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Saturday, May 1, 2004

Still a Niche for Narrowband

In the connectivty competition between broadband and narrowband, it once appeared that the former might soon overtake the latter service. But now they are advancing in parallel.

James W. Ramsey

Once viewed as competitors, broadband and narrowband connectivity for e-mail and Internet access now are advancing in parallel. As broadband service is scheduled to begin this spring and narrowband service is being offered on a growing number of airlines, it now appears that both types of service will not only survive, but flourish. Airlines view connectivity in the cabin as a way to regain business travel revenues, which slumped after 9-11. And in-flight entertainment (IFE) providers—also hard hit by 9-11 and the industry slump—have found that airlines value connectivity in both forward-fitted and retrofitted IFE systems. Almost all of the new IFE systems support broadband and narrowband connectivity.

"In the commercial aircraft market, broadband is going to appeal to one or more of these market segments, and narrowband to others," says Alan Pellegrini, senior vice president of marketing and operations for Matsushita Avionics Systems Corp., the leading IFE provider. "It is a divided market because the services are positioned so differently from an up-front cost perspective."

Cost is the differentiator. "You can give passengers 80 percent of what they need for 10 percent of the price," says John Wade, comparing the broadband and narrowband services available. Wade is Tenzing Communication's executive vice president for strategic planning and business development. "We don't see applications needing more than 64 kilobits per second," he adds, referring to the capacity of Inmarsat's Swift64 satellite communications service.

Eventually, perhaps as long as "20 years in the future," the cost of broadband will be comparable to that of a narrowband service, says Wade. To do so, it must cost the passenger little more than the $10-per-flight fee that narrowband could allow, according to the Tenzing vice president.

Connexion by Boeing, with its high-speed broadband service, and Tenzing Communications, with its narrowband e-mail and short messaging service (SMS) are the prime Internet service providers (ISPs). But other players, such as ARINC and SITA, have entered the arena, providing air-to-ground data links.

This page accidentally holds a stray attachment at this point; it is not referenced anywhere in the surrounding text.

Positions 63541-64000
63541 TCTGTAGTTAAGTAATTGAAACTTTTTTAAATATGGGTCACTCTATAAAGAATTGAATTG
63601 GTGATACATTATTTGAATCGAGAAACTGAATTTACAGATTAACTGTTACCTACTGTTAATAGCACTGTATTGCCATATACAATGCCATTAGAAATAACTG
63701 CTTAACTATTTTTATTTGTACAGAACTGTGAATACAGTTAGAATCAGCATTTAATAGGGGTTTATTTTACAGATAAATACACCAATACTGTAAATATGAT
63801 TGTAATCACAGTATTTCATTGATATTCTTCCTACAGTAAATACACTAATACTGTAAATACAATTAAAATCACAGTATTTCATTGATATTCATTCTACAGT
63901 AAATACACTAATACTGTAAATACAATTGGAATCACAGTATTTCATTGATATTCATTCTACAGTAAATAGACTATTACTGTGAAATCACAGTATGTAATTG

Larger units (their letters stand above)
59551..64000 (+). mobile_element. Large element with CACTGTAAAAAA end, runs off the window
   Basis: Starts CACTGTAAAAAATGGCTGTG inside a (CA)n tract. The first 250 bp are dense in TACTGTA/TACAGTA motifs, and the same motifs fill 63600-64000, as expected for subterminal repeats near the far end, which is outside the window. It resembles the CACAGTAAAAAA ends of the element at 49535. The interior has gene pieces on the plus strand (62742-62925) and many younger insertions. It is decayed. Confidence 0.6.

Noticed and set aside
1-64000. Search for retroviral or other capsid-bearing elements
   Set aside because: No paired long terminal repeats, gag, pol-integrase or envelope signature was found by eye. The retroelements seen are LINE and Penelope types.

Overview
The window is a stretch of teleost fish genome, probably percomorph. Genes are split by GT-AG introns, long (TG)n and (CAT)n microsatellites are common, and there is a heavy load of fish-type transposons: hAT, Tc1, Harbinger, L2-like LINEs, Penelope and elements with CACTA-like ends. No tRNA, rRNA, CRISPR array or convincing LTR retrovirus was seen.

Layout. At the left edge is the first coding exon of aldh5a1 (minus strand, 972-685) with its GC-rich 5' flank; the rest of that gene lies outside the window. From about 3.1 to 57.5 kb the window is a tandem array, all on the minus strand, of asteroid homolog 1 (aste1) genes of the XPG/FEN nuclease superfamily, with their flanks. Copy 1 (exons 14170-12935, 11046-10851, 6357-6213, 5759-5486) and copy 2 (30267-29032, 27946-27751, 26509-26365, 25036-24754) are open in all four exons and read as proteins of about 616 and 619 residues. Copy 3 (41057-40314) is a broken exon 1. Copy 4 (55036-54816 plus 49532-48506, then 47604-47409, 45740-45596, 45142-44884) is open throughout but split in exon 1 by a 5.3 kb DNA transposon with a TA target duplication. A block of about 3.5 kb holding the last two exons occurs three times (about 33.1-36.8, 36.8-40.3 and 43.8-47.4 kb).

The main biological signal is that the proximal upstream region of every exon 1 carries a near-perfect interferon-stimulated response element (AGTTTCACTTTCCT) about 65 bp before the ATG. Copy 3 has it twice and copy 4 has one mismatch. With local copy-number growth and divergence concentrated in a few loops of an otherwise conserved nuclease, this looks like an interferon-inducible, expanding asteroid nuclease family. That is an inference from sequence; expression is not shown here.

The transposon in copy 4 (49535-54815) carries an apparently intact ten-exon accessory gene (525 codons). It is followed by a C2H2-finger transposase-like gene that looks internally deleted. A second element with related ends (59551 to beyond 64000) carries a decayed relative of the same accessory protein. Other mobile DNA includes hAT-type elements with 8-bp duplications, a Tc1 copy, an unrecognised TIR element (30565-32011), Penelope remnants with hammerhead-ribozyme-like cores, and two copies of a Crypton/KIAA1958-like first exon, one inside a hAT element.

Broadband Moves Ahead

Despite some minor scheduling setbacks, two European airlines plan to offer Connexion by Boeing's broadband service this year. Lufthansa, which calls the service FlyNet, is "well on track" to offer it to passengers this spring, according to Burkard Wigger, general manager of the project. The German authority, LBA, has certified the installation, which the German airline began in January on an Airbus A340, Wigger says.

SAS, which also plans to offer wireless broadband, has delayed the start of its service, originally scheduled for April 2004, says SAS spokesperson Pia Forsstrom. Installation is now to begin in late October 2004. SAS anticipates few snags in the installation's approval, since Lufthansa has blazed a certification trail with its A340.

Asian customers also have signed up for the Connexion broadband system. Japan Airlines plans to start equipping its long-haul fleet of 68 aircraft this year, and All Nippon Airways (ANA) signed a definitive agreement for the service in January. Kingdom Holding Co. of Dubai selected the Connexion system for its B747 aircraft, with service to begin next year. And China Airlines (CAL) inked a letter of intent to install the systems on the Taipei carrier's long-haul 747-400s and A340 aircraft.

To date, however, no U.S. carrier has signed up for the broadband service, which is expected to cost passengers $25 to $35 per eight-hour flight.

U.S. Market

Exploiting its lower-cost narrowband connectivity service, which offers e-mail and SMS, Tenzing has expanded its U.S. customer base. United Airlines and Continental Airlines now use the Tenzing/Verizon Airfone service, called JetConnect, on their domestic fleets (September 2003, page 28). And US Airways recently signed a contract to offer JetConnect on its 80 Airfone-equipped Airbus aircraft, which are fitted with power ports at every seat.